Hindawi Publishing Corporation
Volume 2007, Article ID 71323, 10 pages
The Role of PPARs in Lung Fibrosis
Heather F. Lakatos,1,2Thomas H. Thatcher,2,3R. Matthew Kottmann,2,3Tatiana M. Garcia,2,4
Richard P. Phipps,1,2,4and Patricia J. Sime1,2,3
1Department of Environmental Medicine, University of Rochester, Rochester, NY 14642, USA
2Lung Biology and Disease Program, University of Rochester, Rochester, NY 14642, USA
3Department of Medicine, University of Rochester, Rochester, NY 14642, USA
4Department of Microbiology and Immunology, University of Rochester, Rochester, NY 14642, USA
Received 14 February 2007; Accepted 18 May 2007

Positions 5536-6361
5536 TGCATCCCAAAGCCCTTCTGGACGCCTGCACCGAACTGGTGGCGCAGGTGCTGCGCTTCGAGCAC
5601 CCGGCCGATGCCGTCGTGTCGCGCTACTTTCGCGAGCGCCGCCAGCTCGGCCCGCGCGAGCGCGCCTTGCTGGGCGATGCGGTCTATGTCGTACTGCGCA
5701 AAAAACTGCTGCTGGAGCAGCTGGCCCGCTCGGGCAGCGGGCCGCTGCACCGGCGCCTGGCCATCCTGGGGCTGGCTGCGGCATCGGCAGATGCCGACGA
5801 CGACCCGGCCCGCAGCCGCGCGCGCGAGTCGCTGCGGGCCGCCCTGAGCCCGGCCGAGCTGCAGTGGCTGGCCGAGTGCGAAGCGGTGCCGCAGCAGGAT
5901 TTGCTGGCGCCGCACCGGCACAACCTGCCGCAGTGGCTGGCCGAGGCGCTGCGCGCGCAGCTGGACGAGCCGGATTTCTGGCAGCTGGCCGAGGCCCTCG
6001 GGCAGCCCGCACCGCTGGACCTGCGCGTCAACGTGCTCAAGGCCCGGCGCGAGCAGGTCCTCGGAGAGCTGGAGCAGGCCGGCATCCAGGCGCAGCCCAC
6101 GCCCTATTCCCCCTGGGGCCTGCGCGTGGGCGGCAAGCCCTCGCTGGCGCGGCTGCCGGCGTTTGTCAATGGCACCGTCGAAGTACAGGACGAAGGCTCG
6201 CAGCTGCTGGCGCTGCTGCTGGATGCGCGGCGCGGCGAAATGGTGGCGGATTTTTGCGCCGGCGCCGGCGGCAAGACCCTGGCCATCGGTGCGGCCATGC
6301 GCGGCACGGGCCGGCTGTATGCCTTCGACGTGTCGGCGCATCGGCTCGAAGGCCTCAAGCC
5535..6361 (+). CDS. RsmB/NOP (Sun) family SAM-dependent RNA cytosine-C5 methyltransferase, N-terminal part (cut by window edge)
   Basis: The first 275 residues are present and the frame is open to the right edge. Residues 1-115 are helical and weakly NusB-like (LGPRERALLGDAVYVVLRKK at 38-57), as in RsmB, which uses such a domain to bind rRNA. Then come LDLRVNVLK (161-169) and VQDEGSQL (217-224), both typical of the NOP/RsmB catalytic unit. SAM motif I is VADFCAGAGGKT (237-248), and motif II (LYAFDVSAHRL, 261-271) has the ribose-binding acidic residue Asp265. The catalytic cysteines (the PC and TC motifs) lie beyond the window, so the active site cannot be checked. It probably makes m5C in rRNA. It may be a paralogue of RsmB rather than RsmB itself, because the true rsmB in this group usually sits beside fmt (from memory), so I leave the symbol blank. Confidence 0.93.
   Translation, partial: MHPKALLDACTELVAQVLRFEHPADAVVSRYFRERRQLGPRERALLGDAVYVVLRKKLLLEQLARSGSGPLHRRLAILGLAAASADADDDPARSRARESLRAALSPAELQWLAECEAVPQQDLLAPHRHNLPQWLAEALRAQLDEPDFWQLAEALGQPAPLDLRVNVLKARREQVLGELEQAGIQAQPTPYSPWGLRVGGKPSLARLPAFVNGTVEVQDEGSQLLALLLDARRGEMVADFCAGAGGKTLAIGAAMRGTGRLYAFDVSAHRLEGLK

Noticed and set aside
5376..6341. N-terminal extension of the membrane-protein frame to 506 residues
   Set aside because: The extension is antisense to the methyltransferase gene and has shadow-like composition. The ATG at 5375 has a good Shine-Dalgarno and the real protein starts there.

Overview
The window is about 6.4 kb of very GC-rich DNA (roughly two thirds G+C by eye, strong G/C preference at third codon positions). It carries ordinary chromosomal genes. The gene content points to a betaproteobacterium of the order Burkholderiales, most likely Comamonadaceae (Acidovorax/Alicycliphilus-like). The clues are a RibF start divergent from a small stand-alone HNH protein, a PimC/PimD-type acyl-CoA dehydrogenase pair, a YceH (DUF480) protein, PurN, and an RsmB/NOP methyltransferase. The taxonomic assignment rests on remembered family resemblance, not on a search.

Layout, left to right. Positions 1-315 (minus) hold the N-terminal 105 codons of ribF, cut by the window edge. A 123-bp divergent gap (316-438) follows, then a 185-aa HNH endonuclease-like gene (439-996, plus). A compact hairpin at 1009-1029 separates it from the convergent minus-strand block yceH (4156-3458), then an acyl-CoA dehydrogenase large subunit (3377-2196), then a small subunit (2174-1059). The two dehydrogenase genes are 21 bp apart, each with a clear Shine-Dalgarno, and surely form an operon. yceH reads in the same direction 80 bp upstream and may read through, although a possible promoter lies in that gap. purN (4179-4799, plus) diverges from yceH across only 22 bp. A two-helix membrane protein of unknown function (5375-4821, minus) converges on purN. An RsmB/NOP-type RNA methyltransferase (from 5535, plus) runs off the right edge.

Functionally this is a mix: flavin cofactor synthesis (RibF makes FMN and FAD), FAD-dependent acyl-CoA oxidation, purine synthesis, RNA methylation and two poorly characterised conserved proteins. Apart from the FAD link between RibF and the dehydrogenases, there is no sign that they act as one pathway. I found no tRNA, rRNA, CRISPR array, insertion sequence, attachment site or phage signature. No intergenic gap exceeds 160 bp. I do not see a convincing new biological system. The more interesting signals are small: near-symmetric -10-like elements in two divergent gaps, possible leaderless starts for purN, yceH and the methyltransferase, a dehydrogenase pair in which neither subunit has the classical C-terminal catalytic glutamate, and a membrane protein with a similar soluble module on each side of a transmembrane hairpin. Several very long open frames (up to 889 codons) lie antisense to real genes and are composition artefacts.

Recommended by Jesse Roman
Pulmonary fibrosis is a group of disorders characterized by accumulation of scar tissue in the lung interstitium, resulting in loss
of alveolar function, destruction of normal lung architecture, and respiratory distress. Some types of fibrosis respond to corticos-
teroids, but for many there are no effective treatments. Prognosis varies but can be poor. For example, patients with idiopathic
pulmonary fibrosis (IPF) have a median survival of only 2.9 years. Prognosis may be better in patients with some other types of
pulmonary fibrosis, and there is variability in survival even among individuals with biopsy-proven IPF. Evidence is accumulating
that the peroxisome proliferator-activated receptors (PPARs) play important roles in regulating processes related to fibrogenesis,
including cellular differentiation, inflammation, and wound healing. PPARα agonists, including the hypolidipemic fibrate drugs,